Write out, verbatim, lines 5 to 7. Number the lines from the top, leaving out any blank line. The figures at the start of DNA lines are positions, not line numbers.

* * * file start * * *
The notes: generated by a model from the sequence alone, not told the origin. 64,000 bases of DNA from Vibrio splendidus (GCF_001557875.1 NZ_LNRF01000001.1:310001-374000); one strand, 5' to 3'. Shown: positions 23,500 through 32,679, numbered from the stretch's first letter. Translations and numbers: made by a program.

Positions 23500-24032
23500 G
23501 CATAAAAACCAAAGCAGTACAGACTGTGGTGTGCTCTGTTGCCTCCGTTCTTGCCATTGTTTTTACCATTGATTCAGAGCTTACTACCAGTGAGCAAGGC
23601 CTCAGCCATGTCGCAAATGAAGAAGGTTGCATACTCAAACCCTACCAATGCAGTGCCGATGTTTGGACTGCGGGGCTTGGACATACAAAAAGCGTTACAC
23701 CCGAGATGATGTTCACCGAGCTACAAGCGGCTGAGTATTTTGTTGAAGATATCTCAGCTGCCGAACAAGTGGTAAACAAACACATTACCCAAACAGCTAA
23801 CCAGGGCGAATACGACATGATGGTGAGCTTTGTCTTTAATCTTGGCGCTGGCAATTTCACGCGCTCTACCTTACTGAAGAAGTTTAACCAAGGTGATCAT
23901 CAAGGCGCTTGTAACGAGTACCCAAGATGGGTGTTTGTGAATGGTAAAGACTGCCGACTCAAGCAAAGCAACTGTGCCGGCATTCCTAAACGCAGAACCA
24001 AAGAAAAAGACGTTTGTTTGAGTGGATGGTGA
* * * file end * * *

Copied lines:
23601 CTCAGCCATGTCGCAAATGAAGAAGGTTGCATACTCAAACCCTACCAATGCAGTGCCGATGTTTGGACTGCGGGGCTTGGACATACAAAAAGCGTTACAC
23701 CCGAGATGATGTTCACCGAGCTACAAGCGGCTGAGTATTTTGTTGAAGATATCTCAGCTGCCGAACAAGTGGTAAACAAACACATTACCCAAACAGCTAA
23801 CCAGGGCGAATACGACATGATGGTGAGCTTTGTCTTTAATCTTGGCGCTGGCAATTTCACGCGCTCTACCTTACTGAAGAAGTTTAACCAAGGTGATCAT